All Weekend, Every Weekend. On C-SPAN3.

New York City's Grand Central Terminal

New York City
Saturday, March 2, 2013

New York City's Grand Central Terminal celebrated its centennial in February 2013. Architectural historian Barry Lewis talks about the history and construction of Grand Central in the early 20th century. Mr. Lewis also discusses the importance of the terminal's location within the city and how Grand Central altered the area surrounding it. The New-York Historical Society hosted this event.

Updated: Saturday, March 2, 2013 at 11:45am (ET)

Related Events

New York Art Deco of the 1920s
Tuesday, August 28, 2012     

Architectural historian Barry Lewis speaks about New York City skyscrapers and apartments, highlighting both their German origins and American interpretations during the 1920s. This program took place at the New-York Historical Society.

New York City's Pennsylvania Station
Saturday, January 12, 2013     

New York City’s Pennsylvania Station opened in 1910 and was the first all-electric, long-distance train station in America. The noted architecture firm of McKim, Mead and White was charge of the design, and the building was widely considered a Beaux Arts masterpiece. Architectural historian Barry Lewis tells the story of Pennsylvania Station, from its development in the early 1900s, through its demolition and the remodeling of its remaining below-ground sections in the 1960s. The New-York Historical Society hosted this event.

Watergate 40 Years Later: Nixon House Impeachment Hearings - July 1974 Opening Statements
Sunday     

Forty years ago, the House Judiciary Committee held hearings to consider articles of impeachment against President Nixon. We see archival footage of opening statements delivered by a selection of committee members, including Barbara Jordan, William Cohen, Trent Lott, Robert Drinan and committee chairman Peter Rodino. First, former Rep. William Cohen (R-Maine) gives a behind-the-scenes account of the proceedings.         

American Wartime Press from 1861-2014
Sunday     

History professor Matthew Pinsker joins journalists to discuss the evolution of the American wartime press -- from the Civil War to the present. Among their topics: the relationship between the press and the White House, and the debate over national security versus freedom of information. This event was hosted by the New America Foundation, the Gilder Lehrman Institute of American History and Dickinson College.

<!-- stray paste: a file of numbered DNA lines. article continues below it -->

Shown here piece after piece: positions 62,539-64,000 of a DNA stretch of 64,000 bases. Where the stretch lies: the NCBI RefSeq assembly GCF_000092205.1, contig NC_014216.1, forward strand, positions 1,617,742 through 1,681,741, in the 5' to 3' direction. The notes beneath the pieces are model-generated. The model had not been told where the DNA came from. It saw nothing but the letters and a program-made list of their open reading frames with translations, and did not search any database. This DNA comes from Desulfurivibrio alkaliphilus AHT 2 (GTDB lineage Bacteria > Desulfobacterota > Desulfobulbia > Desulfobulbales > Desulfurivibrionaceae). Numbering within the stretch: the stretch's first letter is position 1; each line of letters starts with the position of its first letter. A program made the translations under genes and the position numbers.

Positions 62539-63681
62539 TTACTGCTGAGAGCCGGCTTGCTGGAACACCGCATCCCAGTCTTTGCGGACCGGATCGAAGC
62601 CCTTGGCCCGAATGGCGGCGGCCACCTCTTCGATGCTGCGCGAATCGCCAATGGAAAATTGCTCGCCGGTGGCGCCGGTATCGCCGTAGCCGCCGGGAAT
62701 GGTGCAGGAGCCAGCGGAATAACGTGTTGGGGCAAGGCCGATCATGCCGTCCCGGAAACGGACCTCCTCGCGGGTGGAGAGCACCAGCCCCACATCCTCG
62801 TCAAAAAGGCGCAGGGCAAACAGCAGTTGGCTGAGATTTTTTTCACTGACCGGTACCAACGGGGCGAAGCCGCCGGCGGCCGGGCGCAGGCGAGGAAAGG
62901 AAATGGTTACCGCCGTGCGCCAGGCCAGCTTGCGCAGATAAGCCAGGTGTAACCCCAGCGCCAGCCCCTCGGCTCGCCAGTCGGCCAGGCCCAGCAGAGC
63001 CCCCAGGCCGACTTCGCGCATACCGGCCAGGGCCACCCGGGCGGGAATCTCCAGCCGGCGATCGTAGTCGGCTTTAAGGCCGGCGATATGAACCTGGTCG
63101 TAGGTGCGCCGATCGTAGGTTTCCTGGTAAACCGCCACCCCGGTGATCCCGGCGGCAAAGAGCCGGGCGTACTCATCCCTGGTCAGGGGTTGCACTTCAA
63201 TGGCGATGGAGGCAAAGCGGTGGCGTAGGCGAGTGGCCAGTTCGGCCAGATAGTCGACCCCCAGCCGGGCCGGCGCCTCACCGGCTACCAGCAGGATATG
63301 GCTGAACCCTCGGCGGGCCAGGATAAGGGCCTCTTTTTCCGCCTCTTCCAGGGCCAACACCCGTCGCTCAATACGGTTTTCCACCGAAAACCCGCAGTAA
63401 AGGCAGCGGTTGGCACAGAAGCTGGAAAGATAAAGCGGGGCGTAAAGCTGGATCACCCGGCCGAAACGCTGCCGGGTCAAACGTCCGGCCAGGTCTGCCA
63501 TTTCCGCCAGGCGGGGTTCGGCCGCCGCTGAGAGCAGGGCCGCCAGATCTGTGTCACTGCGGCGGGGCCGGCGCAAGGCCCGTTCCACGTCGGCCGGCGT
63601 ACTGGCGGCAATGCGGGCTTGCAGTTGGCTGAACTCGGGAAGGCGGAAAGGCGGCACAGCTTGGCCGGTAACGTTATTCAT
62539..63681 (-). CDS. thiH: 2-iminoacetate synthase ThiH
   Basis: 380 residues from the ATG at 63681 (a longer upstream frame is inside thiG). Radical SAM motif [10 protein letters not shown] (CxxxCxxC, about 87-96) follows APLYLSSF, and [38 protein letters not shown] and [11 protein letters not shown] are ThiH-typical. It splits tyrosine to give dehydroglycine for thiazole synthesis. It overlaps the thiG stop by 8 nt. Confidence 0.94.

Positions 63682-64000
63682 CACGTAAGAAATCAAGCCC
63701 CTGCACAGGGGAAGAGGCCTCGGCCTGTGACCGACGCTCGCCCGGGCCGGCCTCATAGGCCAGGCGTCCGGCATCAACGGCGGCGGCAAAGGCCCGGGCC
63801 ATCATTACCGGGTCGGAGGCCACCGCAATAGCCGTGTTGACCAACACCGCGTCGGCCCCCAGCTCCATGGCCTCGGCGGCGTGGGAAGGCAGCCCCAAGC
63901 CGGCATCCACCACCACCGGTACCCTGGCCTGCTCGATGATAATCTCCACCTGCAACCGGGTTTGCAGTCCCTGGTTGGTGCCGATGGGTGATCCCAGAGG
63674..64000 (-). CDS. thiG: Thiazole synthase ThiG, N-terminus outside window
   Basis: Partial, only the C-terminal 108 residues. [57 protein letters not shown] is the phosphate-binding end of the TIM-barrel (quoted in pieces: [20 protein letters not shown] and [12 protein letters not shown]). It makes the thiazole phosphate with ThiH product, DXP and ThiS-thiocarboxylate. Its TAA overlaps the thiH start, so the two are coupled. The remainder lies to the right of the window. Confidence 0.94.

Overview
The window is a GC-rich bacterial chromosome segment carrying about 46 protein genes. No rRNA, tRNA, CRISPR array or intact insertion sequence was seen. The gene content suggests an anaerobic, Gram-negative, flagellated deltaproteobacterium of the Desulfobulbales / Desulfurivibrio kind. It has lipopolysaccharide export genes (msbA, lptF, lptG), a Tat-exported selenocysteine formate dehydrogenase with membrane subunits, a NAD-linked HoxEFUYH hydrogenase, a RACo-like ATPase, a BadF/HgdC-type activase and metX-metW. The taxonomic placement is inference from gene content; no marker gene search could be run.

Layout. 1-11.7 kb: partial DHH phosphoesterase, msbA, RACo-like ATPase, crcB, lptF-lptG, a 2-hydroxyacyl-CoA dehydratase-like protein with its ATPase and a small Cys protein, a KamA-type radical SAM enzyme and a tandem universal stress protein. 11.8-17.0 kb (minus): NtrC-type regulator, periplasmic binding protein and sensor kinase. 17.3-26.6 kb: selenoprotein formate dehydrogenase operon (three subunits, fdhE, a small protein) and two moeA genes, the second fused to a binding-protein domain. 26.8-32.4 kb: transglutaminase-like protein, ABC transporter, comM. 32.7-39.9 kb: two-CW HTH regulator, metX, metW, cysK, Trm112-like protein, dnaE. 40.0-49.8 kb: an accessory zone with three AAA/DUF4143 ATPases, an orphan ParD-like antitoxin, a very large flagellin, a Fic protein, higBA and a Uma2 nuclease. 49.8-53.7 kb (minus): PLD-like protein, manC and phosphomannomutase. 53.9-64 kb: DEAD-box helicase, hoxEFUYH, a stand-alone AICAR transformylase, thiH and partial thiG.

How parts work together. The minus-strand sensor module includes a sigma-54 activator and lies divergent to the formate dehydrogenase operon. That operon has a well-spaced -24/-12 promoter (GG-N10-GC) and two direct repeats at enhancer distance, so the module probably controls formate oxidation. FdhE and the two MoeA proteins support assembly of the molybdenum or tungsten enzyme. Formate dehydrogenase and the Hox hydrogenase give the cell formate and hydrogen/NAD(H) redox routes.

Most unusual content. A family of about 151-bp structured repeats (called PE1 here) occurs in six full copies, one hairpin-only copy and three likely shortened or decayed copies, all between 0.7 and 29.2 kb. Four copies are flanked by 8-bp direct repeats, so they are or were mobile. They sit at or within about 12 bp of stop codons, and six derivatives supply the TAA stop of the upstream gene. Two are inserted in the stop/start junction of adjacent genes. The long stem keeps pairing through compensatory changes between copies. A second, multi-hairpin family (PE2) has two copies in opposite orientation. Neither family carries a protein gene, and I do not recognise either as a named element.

Reel America: "The Flight of Apollo 11: Eagle Has Landed" - 1969
Sunday     

A half-hour NASA documentary detailing the first mission to land two men on the moon on July 20, 1969.

History of Des Moines, Iowa
Sunday     

C-SPAN's Local Content Vehicles take American History TV on the road. We feature the history of Des Moines, Iowa the weekend of July 19-21.

The Legacy of Jacqueline Kennedy Onassis
Sunday     

A panel discusses the life of Jacqueline Kennedy Onassis, including her love of art, passion for America’s cultural legacy and her awareness of her own public image.

Role of Combat Chaplains in World War II
Saturday     

Author and professor Lyle Dorsett talks about the role of military chaplains during World War II. Roughly 12,000 chaplains traveled with combatants into battle and served as friends, advisers, and spiritual leaders. Professor Dorsett explores the difficulties the chaplains faced and shares stories from many of their autobiographies. This event was part of the National WWII Museum’s commemoration of the 70th anniversary of D-Day. 

Lectures in History: Women’s Liberation Movement
Saturday     

Monmouth College history professor Stacy Cordery and her students discuss the ideals and goals that drove feminists and the Women’s Liberation Movement in the late 1960s and early 1970s.The class examines several essays published by feminist writers of the time to explore the intellectual underpinnings of the movement. Monmouth College is in Illinois. 

The Life & Execution of Timothy Webster
Saturday     

Author Corey Recko discusses the life and death of Timothy Webster, a former policeman who spied for the Union during the Civil War. Webster was renowned as the Union's top spy until he was betrayed in 1862, and he was the first spy executed during the war. The Museum of the Confederacy hosted this event. 

Share This Event Via Social Media
American History TV
Questions? Comments? Email us at AmericanHistoryTV@c-span.org